Opinion
School & District Management Opinion

K-12Lead of the Week (2)

By Marc Dean Millot — December 11, 2007 3 min read
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Working With Youth and Teachers Visiting America
From the December 10 issue of K-12Leads and Youth Service Markets Report.

Announcement: Youth Leadership and Teacher Professional Development Program with Bosnia and Herzegovina Due January 31 (Dec 7), US Department of State

Their Description:

The Office of Citizen Exchanges, Youth Programs Division, of the Bureau of Educational and Cultural Affairs announces an open competition for the Youth Leadership and Teacher Professional Development Program with Bosnia and Herzegovina. Public and private non-profit organizations meeting the provisions described in Internal Revenue Code section 26 USC 501(c)(3) may submit proposals to conduct a three- to four-week program in the United States focusing on leadership and civic education. The 21 participants will be secondary school students and teachers from Bosnia and Herzegovina....

The Youth Leadership Program for Bosnia and Herzegovina has been implemented annually since 1999 by a partnership of the Office of Public Affairs (OPA) in the U.S. Embassy in Sarajevo and the U.S. grantee organization.... A successful project will be one that nurtures a cadre of students and teachers to be actively engaged in addressing issues of concern in their schools and communities upon their return home and are equipped with the knowledge, skills, and confidence to become citizen activists....

Multiple opportunities for participants to interact with American youth and educators must be included.... The applicant should present a program plan that allows the participants to thoroughly explore civic education in the United States in a creative, memorable, and practical way. Activities should be designed to be replicable and provide practical knowledge and skills that the participants can apply to school and civic activities at home.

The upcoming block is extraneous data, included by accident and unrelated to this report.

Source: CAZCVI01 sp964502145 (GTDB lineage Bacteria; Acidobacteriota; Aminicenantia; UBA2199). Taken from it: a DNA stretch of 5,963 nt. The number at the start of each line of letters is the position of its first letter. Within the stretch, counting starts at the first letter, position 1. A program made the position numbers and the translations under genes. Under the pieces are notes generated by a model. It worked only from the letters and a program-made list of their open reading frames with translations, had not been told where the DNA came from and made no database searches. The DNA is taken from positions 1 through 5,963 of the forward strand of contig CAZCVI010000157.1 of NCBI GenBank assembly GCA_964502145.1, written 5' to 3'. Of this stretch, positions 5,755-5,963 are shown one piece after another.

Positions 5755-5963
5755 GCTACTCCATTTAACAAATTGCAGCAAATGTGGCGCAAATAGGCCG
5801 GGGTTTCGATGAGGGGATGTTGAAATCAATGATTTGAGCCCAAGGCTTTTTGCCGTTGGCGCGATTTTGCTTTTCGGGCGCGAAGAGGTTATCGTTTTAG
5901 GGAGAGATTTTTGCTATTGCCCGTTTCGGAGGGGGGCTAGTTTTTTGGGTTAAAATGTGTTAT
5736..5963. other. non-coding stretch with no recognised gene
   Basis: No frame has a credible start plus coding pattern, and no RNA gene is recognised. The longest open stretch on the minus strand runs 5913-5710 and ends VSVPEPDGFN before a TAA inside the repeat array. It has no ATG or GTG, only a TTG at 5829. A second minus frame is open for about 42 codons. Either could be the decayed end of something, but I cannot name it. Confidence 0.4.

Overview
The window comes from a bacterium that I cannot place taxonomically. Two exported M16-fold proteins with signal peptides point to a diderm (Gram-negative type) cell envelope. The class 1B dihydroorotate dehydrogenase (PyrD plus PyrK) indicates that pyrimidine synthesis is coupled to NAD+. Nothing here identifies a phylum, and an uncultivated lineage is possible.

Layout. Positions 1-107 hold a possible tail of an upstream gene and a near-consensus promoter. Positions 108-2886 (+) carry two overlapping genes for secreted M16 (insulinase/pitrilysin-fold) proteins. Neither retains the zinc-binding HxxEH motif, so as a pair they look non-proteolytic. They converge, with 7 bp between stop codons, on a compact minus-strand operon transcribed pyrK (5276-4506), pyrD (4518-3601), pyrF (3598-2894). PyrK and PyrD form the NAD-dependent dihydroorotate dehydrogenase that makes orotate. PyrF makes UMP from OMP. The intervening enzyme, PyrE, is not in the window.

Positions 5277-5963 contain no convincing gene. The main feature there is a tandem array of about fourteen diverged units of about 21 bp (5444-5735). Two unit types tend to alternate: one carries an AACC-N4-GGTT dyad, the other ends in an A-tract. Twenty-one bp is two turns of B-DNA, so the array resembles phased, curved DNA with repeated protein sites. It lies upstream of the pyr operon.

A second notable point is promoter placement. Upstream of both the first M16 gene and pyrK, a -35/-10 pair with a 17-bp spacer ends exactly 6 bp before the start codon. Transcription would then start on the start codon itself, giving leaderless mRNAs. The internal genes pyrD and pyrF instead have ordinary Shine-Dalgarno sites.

Applicants should outline their project team’s capacity for doing projects of this nature, focusing on three areas of competency: (1) provision of leadership and civic education programming, (2) age-appropriate programming for youth, and (3) work with individuals from Bosnia-Herzegovina or other areas of Southeast Europe. Applicants need not have a partner in Bosnia and Herzegovina....

The participants will be 18 high school students between the ages of 15 and 18 who have demonstrated leadership abilities in their schools and/or communities, and three high school teachers who have demonstrated an interest in youth leadership and are expected to remain in positions where they can continue to work with youth. Participants will be proficient in the English language.
[T]he program... will include the following:

-- Program preparation sessions at the pre-departure orientation in Sarajevo.
-- A welcome orientation.
-- Design and planning of activities that provide a substantive program on civic education and leadership through both academic and extracurricular components. Activities should take place in schools and in the community. Community service must also be included. It is crucial that programming involve American participants wherever possible.
-- Opportunities for the educators to work with their American peers....
-- Logistical arrangements...
-- A closing session to summarize the project’s activities and prepare participants for their return home.
-- Follow-on activities in Bosnia and Herzegovina...



My Thoughts:
Why this should be restricted to non-profits is not obvious. EIA make note.

Regardless, for the school improvement provider seeking international work, this seems like an ideal first step.

Moreover, these aren’t the only students or teachers coming to the United States under State Department sponsorship. There might be a business in its own right, right here.

The opinions expressed in edbizbuzz are strictly those of the author(s) and do not reflect the opinions or endorsement of Editorial Projects in Education, or any of its publications.

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